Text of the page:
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Mining SR Journal.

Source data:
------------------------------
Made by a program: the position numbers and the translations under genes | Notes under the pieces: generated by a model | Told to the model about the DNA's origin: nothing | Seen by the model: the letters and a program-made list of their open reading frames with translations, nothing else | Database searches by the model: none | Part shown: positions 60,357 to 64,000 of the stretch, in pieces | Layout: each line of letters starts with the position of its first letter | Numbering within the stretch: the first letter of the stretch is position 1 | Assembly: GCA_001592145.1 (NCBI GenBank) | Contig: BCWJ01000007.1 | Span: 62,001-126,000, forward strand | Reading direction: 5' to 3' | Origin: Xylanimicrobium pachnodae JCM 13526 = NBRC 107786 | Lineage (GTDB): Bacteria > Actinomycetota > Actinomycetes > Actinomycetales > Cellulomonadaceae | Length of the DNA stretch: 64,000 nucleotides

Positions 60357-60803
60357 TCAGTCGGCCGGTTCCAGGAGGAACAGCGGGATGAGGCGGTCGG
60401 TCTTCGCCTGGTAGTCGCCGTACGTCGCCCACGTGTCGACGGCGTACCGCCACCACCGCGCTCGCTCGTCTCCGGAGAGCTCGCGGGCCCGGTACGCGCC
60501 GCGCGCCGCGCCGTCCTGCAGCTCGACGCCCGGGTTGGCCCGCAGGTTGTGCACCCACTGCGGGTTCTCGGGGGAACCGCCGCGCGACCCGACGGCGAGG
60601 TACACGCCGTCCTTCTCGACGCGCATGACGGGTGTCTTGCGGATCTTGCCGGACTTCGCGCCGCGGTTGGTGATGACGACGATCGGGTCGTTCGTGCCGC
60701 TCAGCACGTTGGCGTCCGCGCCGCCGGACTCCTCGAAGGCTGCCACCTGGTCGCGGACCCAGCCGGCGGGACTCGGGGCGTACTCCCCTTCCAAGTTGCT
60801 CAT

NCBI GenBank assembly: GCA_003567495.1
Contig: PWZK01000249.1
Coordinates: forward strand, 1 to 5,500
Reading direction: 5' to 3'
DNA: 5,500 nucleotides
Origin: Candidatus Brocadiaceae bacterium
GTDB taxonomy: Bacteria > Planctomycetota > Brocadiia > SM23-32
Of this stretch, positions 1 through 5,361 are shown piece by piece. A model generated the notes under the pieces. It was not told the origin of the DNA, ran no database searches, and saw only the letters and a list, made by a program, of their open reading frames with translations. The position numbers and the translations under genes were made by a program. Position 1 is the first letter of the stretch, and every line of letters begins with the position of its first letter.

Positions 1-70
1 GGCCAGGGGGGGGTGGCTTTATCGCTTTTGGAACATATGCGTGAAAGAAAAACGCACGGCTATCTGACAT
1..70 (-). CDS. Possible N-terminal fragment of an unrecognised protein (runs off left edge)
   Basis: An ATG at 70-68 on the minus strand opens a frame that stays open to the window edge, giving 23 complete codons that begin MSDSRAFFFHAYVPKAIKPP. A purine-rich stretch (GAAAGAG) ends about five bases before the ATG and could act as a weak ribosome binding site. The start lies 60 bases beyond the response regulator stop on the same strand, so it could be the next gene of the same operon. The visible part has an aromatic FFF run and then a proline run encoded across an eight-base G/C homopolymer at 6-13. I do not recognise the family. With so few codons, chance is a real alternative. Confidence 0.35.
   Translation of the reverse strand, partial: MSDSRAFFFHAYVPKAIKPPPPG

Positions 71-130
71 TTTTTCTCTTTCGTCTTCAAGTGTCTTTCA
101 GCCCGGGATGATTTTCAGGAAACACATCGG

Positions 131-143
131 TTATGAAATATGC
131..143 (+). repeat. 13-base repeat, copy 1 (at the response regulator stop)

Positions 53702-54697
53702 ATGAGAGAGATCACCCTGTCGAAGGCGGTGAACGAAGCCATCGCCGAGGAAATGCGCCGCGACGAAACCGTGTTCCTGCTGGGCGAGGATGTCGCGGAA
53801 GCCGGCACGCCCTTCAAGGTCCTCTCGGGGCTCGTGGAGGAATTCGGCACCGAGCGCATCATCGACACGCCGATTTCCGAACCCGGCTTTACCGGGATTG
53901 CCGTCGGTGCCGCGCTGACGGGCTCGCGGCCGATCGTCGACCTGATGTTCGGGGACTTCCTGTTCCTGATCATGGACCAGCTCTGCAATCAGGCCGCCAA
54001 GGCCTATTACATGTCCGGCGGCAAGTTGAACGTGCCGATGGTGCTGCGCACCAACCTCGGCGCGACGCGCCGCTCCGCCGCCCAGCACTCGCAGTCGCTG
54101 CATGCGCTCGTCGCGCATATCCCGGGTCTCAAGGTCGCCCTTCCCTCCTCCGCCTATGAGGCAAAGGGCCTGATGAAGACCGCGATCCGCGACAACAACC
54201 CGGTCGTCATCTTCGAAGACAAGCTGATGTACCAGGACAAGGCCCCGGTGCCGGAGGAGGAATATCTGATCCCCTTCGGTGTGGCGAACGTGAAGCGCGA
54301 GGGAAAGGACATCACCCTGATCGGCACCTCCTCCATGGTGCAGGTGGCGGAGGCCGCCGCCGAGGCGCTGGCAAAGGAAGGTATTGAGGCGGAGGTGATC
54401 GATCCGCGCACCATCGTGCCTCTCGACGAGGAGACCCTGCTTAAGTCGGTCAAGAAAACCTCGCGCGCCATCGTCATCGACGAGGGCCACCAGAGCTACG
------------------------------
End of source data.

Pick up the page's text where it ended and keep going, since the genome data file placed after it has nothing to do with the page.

FORTY-FIFTH YFAR. No. 29 Mayor and Council Hear Estimate on Reservoir Proceedings of the Regular Monthly Meeting of Mayor and Council Held Monday Evening. The regular monthly meeting of tne Mayor ’and Council was held on Mon day evening. The meeting was called to order by Mayor Samuel R. Tiddy. Clerk J. S. Metzger called the roll and the following members respond ed : Messrs. Ford, Cook, Layman, Sullivan and Davis. The only ab sentee was Mr. Hughes, who has not yet fully recovered from an accident that befell him some weeks ago. The minutes of the preceding regular meeting were read and approved. Th'rteen poles on Bowery street were abandoned by the C. & P. Tele phone Company, and the same are being used by the Frostburg Illumin ating and Manufacturing Company. Upon motion privilege was granted : for the transfer of the poles to the latter company. Certain portions of Mechanic, Ger man and Fast Foo streets were re ported in an almost impassable condi tion and ordered repaired as soon as the weather will permit. The poles on Bowery street that were used by the Hitchins Bros. Com pany for their telephone line to Car los, long since abandoned, were or dered removed. Mr. Layman reported that the water line supplying the residence of Joe H. Hitchins, Depot street, is very un satisfactory, and it was recommended that connection be made with the Dickey line instead of the present source of supply.* Water Superintend ent Knieriem was instructed to place the necessary stops and make other needed changes that are rendered necessary on account of the change of supply. The following is the report of the Board of Registers on corporation registration for the election held April 4 : FIRST WARD. Former registration 574 New names added 16 590 Stricken off 30 Total registration 560 SECOND WARD. Former registration 755 New names added 21 776 Stricken off 27 Total registration 749 SUMMARY. Total registration, 1915.. .1329 Ward No. 1—1916. ..560 Ward No. 2—1916. .. .849—1309 Loss over 1915 20 City Engineer William Harvey re ported at length upon the project of ( repairing the old reservoir to be used for storage purposes. According to Mr. Harvey’s estimate the total cost of placing the said reservoir in prime condition would entail an outlay on the part of the corporation amounting to a trifle over SIO,OOO. With the added reservoir the capacity of Frost burg’s water supply would be greatly increased, it being estimated that the town’s total storage capacity would be increased to over 5,000,000 gallons. The report and estimates were re ceived and filed and will be taken up for action at a later meeting. The following communication from J. Benson Oder, which is self-explan- J. BENSON ODER RECEIVES ORPHANS’ COURT APPOINTMENT L,ate Saturday night the Senate con firmed the appointment of J. Benson Oder, of this city, to fill the vacancy caused by the death of Judge John B. Rees of the Orphans’ Court for Alle gany county. The appointment of Hr. Oder, who is the nestor of Allegany county jour nalism, and one of the best known and most highly esteemed residents of this city, met with the warm approval of persons of all political shades. The following tribute to Mr. Oder’s general fitness for the position ap peared in a recent issue of the Cum berland Press: Mr. Oder has always been a Frost burg booster. The weekly newspaper, “The Mining Journai,,” which he founded and edited for more than forty years, was appreciated for its excellence all over the county, notwithstanding the fact that it stood unequivocally for Frostburg whenever atory, was read and ordered incorpor ated in the minutes : Frostburg, Md., April 3, 1916. Hon. Samuel R. Tiddy, Mayor, and Hon’s. Josiah Ford, Griffith Hughes, W. P. Sullivan, W. H. Cook, Joshua Davis and R. O. Layman, Council men : Gentlemen : —I cannot forego the pleasure of acknowledging and thank ing you for your generous and gra cious action in soliciting Governor Harrington’s favor in nominating me to fill the vacancy on the Orphans’ Court bench of this county, occa sioned by the death of Hon. John B. Rees. Tennyson, probably England’s greatest in one of his literary masterpieces, defines “parti sanship” as “a shadow of war,” but in this instance each of a large party majority voluntarily made cloudless sunshine of the situation. And while I am expressing my grat itude to you I want to emphasize it by declaring that I am proud to be the beneficiary of your goodness ; proud, too. because I have providentially furnished occasion for something re freshingly new in Allegany county politics. I will close by assuring you of my belief that your unsolicited plea in my behalf had much to do in accom plishing the success of my aspiration, and that I shall do my utmost in the performance of my official duty to merit your continuing respect. Very truly yours, J. Benson Oder. Tax Collector Wm. C. Noel was granted insolvencies on the 1914 du plicate amounting to $13.08. Owing to the fact that George Vogt man, who is a candidate for Council man, and Wm. H. Davis, who is work ing in Cumberland, both having been chosen as Judges of Election, and therefore unable to serve, were suc ceeded in their positions by the elec tion of John A. Davis and Ivan Powell. Water Superintendent Knieriem re ported a leak in one of the reservoirs and recommended that the same be repaired. The matter was referred to the Water Committee, with power to act. Walter Wittig, Henry Boettner and John Lewis appeared before Council and requested that the surplus water from Broadway which overflows onto the park and damages the roads and walks be remedied. It was decided to take action at the point complained of as soon as the weather and the finances will permit. Dr. Conroy presented a bill for SB.OO, the amount of rental paid by him to a local garage where he had his car during the time that the condition of Mechanic street would not admit of egress or ingress to his own garage. The bill was ordered paid. Street Supervisor Owen Dando re ported amount paid for hauling, street labor and material during March amounting to $118.61. Thomas Griffith, Bailiff, reported fines amounting to $7.00 during March. ■ Council adjourned at 9:15 p. m. to meet on April 17th. The bills for March, apportioned as follows, were ordered paid : Corporate $1,265.97 Continued ou Last Page. the town’s interests were placed in jeopardy by the ambitions of other towns of the county. When Mr. Oder vacated the editorial chair which he had filled for - so long a time with honor, he retired from ac tive work with the respect, good wishes and admiration of all of his fellow townspeople. These same people still esteem him, and their congratulations now at his being elevated to judge of the Or phans’ Court are as hearty as were their good wishes, at the time of his retirement, sincere. Mr. Oder, like his esteemed prede cessor, the late Judge Rees, also a highly esteemed Frostburger, will make a capable and efficient judge, and all his activities will be tempered with that same kindness and fine in telligence which has made him so highly esteemed among his home folk. FROSTBURG, MARYLAND, SATURDAY. APRIL 8, 1916 TAX RATE RAISE SNOWED UNDER The Vote Was 56 in Favor of and 487 Against the Proposition.. Mayor Tiddy Succeeds Self The corporation election on Tues day was almost devoid of interest as was the Republican primary election on March 30. The officers to be elect ed were a mayor and three council men, all of whom were unopposed. The only thing that seemed to bring out the vote at all was the proposition to empower Mayor and Council to in crease the tax rate from 50 cents to 75 cents per SIOO of valuation. Evidently the voters were of the opinion that to increase the taxes under existing in dustrial conditions was not the proper thing to do, and so the proposition went down under a veritable ava- I .1 j? 0 s - s r \ Mayor Samuel R. Tiddy lanche of votes, the vote being 56 for and 487 against increasing the present tax rate. Following is a detailed statement of the vote cast: mayor. No. 1 No. 2 Samuel R. Tiddy 141 239 COUNCILMEN. Josiah Ford 130 235 Griffith Hughes 131 236 George Vogtman ........ .130 223 TAX INCREASE. For 15 41 Against 196 286 There were 553 votes polled out of a total registration of 1,309. Gersons Arrested On Copper Deal Myer and Morris Gerson, who are engaged in the junk business in this city, were arrested on Tuesday by Constable John J. Lewis upon war rants sworn out jointly by the Consoli dation Coal Company, the Frostburg Illuminating & Manufacturing Com pany and the Union Mining Company, charging the Gerson Brothers with purchasing copper belonging to the plantiffs. The junk, which consisted of four packages of copper weighing in all 400 pounds, was seized bv Constable Lewis at the Western Waryland sta tion. The metal was consigned to a junk dealer at Johnstown, Pa. It is alleged that the copper was purchas ed from several boys, well known in town, who it is said, removed it from the properties of the corporations above referred to. The Gersons were held under $2,000 bonds each for hearing next Tuesday evening at 7 o’clock before Judge John Chambers, when it is expected developments of an interesting char acter will come to light. The bonds men for the Gersons are Frederick Wehner, of this city, and Samuel Gerson, of Lonaconing. Meyersdale, Pa., Moose Officers Installed. The following officers of Friendship Lodge, No. 76, Loyal Order of Moose, Meyersdale, Pa., to serve for the en suing year, were installed by retiring Dictator H. C. Staub : Junior Past Dictator—H. C. Staub. Dictator —John D. Michael. Vice Dictator—Samuel Hoover. Prelate—George Primrose. Sergeant-at-Arms—J. B. Black. Secretary —J. S. Saylor. Treasurer—J. W. Gerhart. Inside Guard—George Ries. Outside Guard—C. C. Fate. Examining Physician—Dr. Bruce Lichty. Trustees—George Robinson, U. B. Fuller, Jacob Hartland. Representative to National Conven tion —H. C. Staub. Frederick Crowe Elected. At a recent meeting of Frostburg City Lodge No. 88, Knights of Pythias, Frederick Crowe was elected keeper of records and seal to succeed the late Judge John B. Rees. STATE NORMAL SEEKS AH That Amount Appropriated for Frection of Suitable Dormitory. The Miners Hospital Favored The bill introduced by Delegate Campbell asking for an appropriation of $35,000 for the erection of a dormi tory building at the State Normal School, this city, though somewhat scaled, passed on Saturday. Instead of $35,000, the amount asked for, the amount appropriated was $26,000. This will insure the erection of a suit able dormitory building this summer, and will also insure greater efficiency and usefulness for Maryland State Normal School No. 2. The news of the passage of the appropriation bill was received with rejoicing by the faculty of the school and all interest ed in educational work in Western Maryland. Prof. Edwin F. Webb, principal of the school, immediately upon receipt of the news, wired the following mes sage to the Allegany county delega tion at Annapolis: “Entire Western Maryland congratulates you for your efforts in securing the appropriation for the State Normal School.” Among the other appropriation bills passed by the Legislature was one granting the Miners Hospital of this city the sum of SB,OOO a year for a period of two years. OFEICE ABOLISHED. The Senate passed Senator Archer’s bill abolishing the office of State Fire Marshal after he had amended it so as to provide that the duties of the office shall be performed by an appointee under the State Insurance Commis sion. The bill as passed will reduce the expenses for this department from SIO,OOO a year to a maximum of $4,000 a year. BILLS PASSED. The following bills of interest to Western Maryland were passed : No. 542, by Senator Zihlman—Em powering county commissioners of Allegany county to sell part of prop erty of county home and to build a hospital for insane. No. 539, by Senator Zihlman—Ex empting certain corporations from property and franchise taxes. No. 272, by Mr. Zihlman—To amend laws governing trust, surety and fidel ity companies. No. 673, by Mr. Fox —To regulate pool and bowling establishments in Garrett county. No. 494, by Mr. Campbell—To make closed fishing season for Allegany county. No. 549, by Mr. Speicher—To auth orize bond issue for water works in Grantsville, Garrett county. No. 902, by Mr. Hayden—To author ize Garrett County Commissioners to borrow money for schools. No. 847, by Mr. Fox —To incorporate town of Friendsville, Garrett county. No. 428, by Mr. Zihlman--To amend game laws of Allegany county. No. 366, by Mr. Zihlman —To auth orize use of Fifth Regiment Armory by Elks. Wrecking of Clock Dastardly Deed Frostburg’s hoodlum contingency broke loose on Saturday night and did considerable damage to property, both public and private. Garbage cans were overturned 'and battered and other gross infractions of the law committed, but the most dastardly trick of all was the breaking of the face and glass case of the fine chime clock in front of the Fidelity Savings Bank. The rock which was thrown through the clock’s face was found lying beneath the clock on the side walk. An effort is being made to ap prehend the party or parties who are guilty of the crime, and as an incen tive to promote their capture it may not be out of order for Council to offer a reward of sufficient size, which would perhaps serve as an induce ment to start the local sleuths to work. The clock has proven a public bene factor, as many of our citizens have come to depend upon the prominent timepiece for their time, and there should therefore be sufficient interest manifested by the public to assist in capturing and bringing to justice the party or parties who would be guilty of so dastardly a deed. Cardinal Club’s Easter Ball. The Cardinal Club will give their first Easter ball on Monday evening, April 24, in Lyric Hall. The committee on arrangements ■ are Messrs. Thomas A. Ryan, David Bahen, Joseph Winner, Joseph Mona- I hen and Frank M. Spates. PROF. EDWARDS GOESJJP RIGHER . Made Assistant Headmaster of Tome Institute at Port Deposit. Leading Educator in County A press dispatch from Port Deposit, Md., published in the morning papers on Wednesday, contained the an nouncement that John E. Edwards, present superintendent of the public schools of Allegan}' county, had been appointed to the newly created posi tion of assistant headmaster of the Tome School, which has the reputa tion of being one of the leading edu cational institutions of its kind in the United States. Mr. Edwards is particularly well fitted to hold this post. He has had much and varied experience both as teacher and administrator. After re- Prof. John E. Edwards ceiving his A. B. from Eafayette Col lege in 1888, and his A. M. from Ea fayette in 1891, he became head of the language department of the State Normal School, Mansfield, Pa. Eater on he accepted the position of princi pal of the Allegany County Academy, Cumberland, and within a few years he was made superintendent cf the public schools of Allegany county, a position he has held for four years. Mr. Edwards was also a member of the city council of Cumberland for two years. The new office of assistant head master at Tome was necessitated by the rapid growth of the school, which, owing to the remarkable increase in registration, is expected to be very much larger this coming year. Tome’s large endownment enables it to pos sess an unusually strong and large faculty, there being one master to every ten boys. During Mr. Edwards’ incumbency as superintendent the schools of Alle gany county have been greatly in creased in general efficiency, and the sum of nearly $175,000 has been ex pended for new buildings, additions and repairs. Mr. Edwards’ immediate family con sists of his wife and one son, Edward, who is in the sixth form at the Tome school. Mr. Edwards will enter upon his duties as assistant to Dr. Baker in July, 1916. Many Ministers Were Returned The Baltimore Conference of the Methodist Episcopal Church, which was in session in the Foundry Church, Washington, D. C., the past week, adjourned on Tuesday night. The following appointments of ministers in the Frederick District, affecting nearby points, was made by Bishop Cranston : District Superintendent—B. F. Dev ries. Eckhart —J. A. Gross. Frostburg—J. H. Bickford. Keyser—H. V. Givler. Eonaconing—Thomas Wheeler. Midland—W. E. Bird. Mt. Savage —R. J. Nicholson. Frostburg people, irrespective of church affiliation, are pleased to learn that Rev. John Helps Bickford, D. D., has been continued as pastor of the First Methodist Episcopal Church of this city, and welcome the news that he, with his estimable family, will continue to be numbered among Frost burg’s population for at least another year. Birthday Anniversary Party. The residence of William H. Cook, Bowery street, was the seen of a sur prise birthday anniversary party Fri day evening March 31st, it being the 21st birthday of his fifth son, Walter Bee Cook. The guests enjoyed a por tion of the evening in pulling taffy, and later on the hostess invited the 1 party to the dining room where all en joyed a dainty lunch. Upon leaving all wished Mr. Cook many more such i ; happy occasions. Mrs. Braid Shupe was a guest of friends in Western port last week. Ten-Year-Old Lad Electrocuted T nesday Willie Erode in Contact With High- Tension Electric Power Wire Near Clarysville. William Brode, ten years of age, who resided with his widowed mother, Mrs. Lola Brode, and nine other chil dren, all small, was almost instantly killed Tuesday evening by coming in contact with a high voltage wire of the Hagerstown & Frederick Electric Light Company, at a point near Clarysville. In company with three other lads about the same age, little Willie was leading the chase down the pike to overtake a butcher’s wag on going on ahead, when, suddenly, the three little lads behind Willie were blinded by a blue flash, and then they saw Willie drop to the roadside as if shot. When the lad failed to re spond to the shouting and shaking administered by his companions they realized that something out of the ordinary had happened to Willie, and they rushed madly to the home of Snyder Smith, nearby, with the an nouncement that Willie Brode had been hurt. The boy was found by several men POTOMAC VALLEY ROUND TABLE TO BATHER AT HARPER’S FRRY The following program for the Po tomac Valley Round Table to be held at Harper’s Ferry, April 14-15, has been announced as follows : Friday, a. m.—9-10 ses sion of Harper’s Ferry school. 10:20-11—Chapel excercises, Rev. Brian. 11- —Address by Dr. M. Bates Stephens, State Superintendent of Maryland. 12— Enrollments and announce ments. Afternoon, I:3o—Music. 1:45-2:ls—Round table, conducted by Prof. Thos. C. Miller, Shepherd College. Discussion —Supt. W. C. Morton, Prin. E. F. Webb, Dr. Haas, F. M. Miller. 2:15-2:46 —Echoes from the N. E. A. meeting at Detroit—Prof. S. O. Bond. Enrollment. 2:45-3:15 —Reading, Miss Laura Bridgman, St. Hilda’s, Charles Town, W. Va. 3:15-4:00 —Sectional meetings: H. S. Section—Leader, Supt. W. H. S. White, Piedmont, W. Va. Topics : “Duties of a Principal to His Pupils and Fellow-Teachers” ; Grammar School Section—Supt. Oscar M. Fogle, Brunswick, Md. Topic: “Evidences of a Good Recitation” ; Primary Sec tion—Leader, Miss Lillian Stump, Charles Town. Topic: “Reading in the Primary Grades, Its Importance and Methods ’ ; Rural Section —Lead- er, Supt. H. F. Groves, Grant county. Topic : “Special Preparation of Teachers for Rural Schools.” 4:00-5:00—Address, Dr. J. H. Cox, West Virginia University. Topic : “Folk Lore.” Evening—B:oo—Address of Wel come, Dr. W. E. Dittmeyer, Harper’s Ferry ; response, John T. Tipton, Cumberland. Address—J. C Muerman, National Bureau of Education, Wash ington, D. C. Topic : “Rural Educa tion.” (With stereopticon views.) Saturday —9:oo—Opening exercises. 9:3o—Business session. 10:00 —Address, Dr. J. H. Apple, president of Hood College, Frederick. Miss Maud Vanßuren to Speak Under Auspices of Civic Club April 10th, 11th and 12th the Civic Club at a big expense will bring be fore the people of Frostburg Miss Maud Vanßuren, of Minn., for a series of talks, and we hope all will be interested enough to hear her once at least. On Monday at 8:30 a. m. the 3rd and 4th grades from Beall High, State Normal, Parochial and Hill Street schools will gather at Beall High School and hear her on her celebrated lecture “A Boy I Know and His Town.” On Tuesday at the same hour and ■ same place she will give the same lecture to the Sth and 6th grades of same schools. On Wednesday at the same time ■ and place she will give the same talk to the 7th and Bth grades of same schools. On Monday at 4 p. m. she will talk : to the teachers in general on “The Teaching of Civics.” WHOLE NUMBER 2,323 , who answered the children’s sum , mons, unconscious, but still breath - ing, but before the arrival of the party 7 at the Smith home the vital spark had i fled. Clutched tightly in his hand f was a small piece of wire, which, it is : thought, in some manner, came in r contact with the circuit breaker of ; the high-tension electric line, which ; is attached to a pole at a point near i where the little fellow dropped. The ■ wires here pass through the meter, , and the electric current which passed : through the boy’s body was of great i voltage. There is no mark on the ! dead boy’s body with the exception of ■ a burned thumb. The body was removed- to his home shortly following the accident, from : where interment was made yesterday. The circumstances in the case are : rendered all the more pitiful and dis • tressing on account of the reported destitute circumstances of the wid owed mother of the dead child and the large family of infant children. ■ Topic : “From the Uife of School to the School of Eife.” 10:45—Address, Supt. Crowell, Berk eley county. Topic: “How to Make the Truancy Eaw More Effective.” 11:00—Round Table —Header, Prof. T. C. Miller. The committee in charge : Eocal Committee—Pres. McDonald, i Miss Winters, Miss Shubert, Miss - Thuss, Mr. Taylor. Program Committee—Supt. John E. Edwards, Cumberland; Supt. J. C. Sanders, Keyser, W. Va. ; Prof. T. C. Miller, Shepherdstown, W. Va. The officers are : Moderator — Wright Denny, Charles Town, W. Va.; Vice Moderator —John J. Tipton, Cum berland ; Secretary—Miss Grace H. Dando, Frostburg; Treasurer —Miss Sue Sheetz, Keyser, W. Va. NOTES. The following round table topics to . be discussed in five-minute talks have been given out: I. What are the greatest educa tional needs of the Eastern Pan , handle ? : 2. The relation of our schools to . the agricultural and horticultural in ■ terest of the State. 3. The teachers’ habits, morals, as > sociations, dress, language and gen ■ eral relations to society. 4. The physical condition of the t schoolroom and the school grounds, how to improve them. 5. Baseball,basketball and athletics . in general. Discussion. : 6. Eocal historical societies, de sign, value and influence. How may this work be carried out? : 7. The ministry of pictures and other ethical influences in the school ■ room. ; 8. Contagious and infectious dis , eases, how dealt with. , 9. How to secure libraries and how - to use the books and periodicals? 10. Extension work in rural and high schools. 11. What is the real test of teach ing ? , 12. How to secure better-spoken . and written English in the schools. On Monday evening at 8 p. m., at the State Normal School, she will speak to all the women of Frostburg who can attend on “Practical Civics for Practical Women.” On Tuesday, at 3:30 p. m., she will speak to the High School pupils only on “Practical Citizenship.” On Tuesday night at 8 p. m., at the Lyric Theatre, she will speak to the people of Frostburg in general on “Your Town and Its Improvements,” with slides. Mr. William Gunter will introduce the speaker - and the music will be furnished by the famous Scout Or chestra. Executive Committee Meeting. The executive committee of the Al legany County Christian Endeavor Society met at the home of the presi dent, E. B. Prichard, East Union street, last (Friday) evening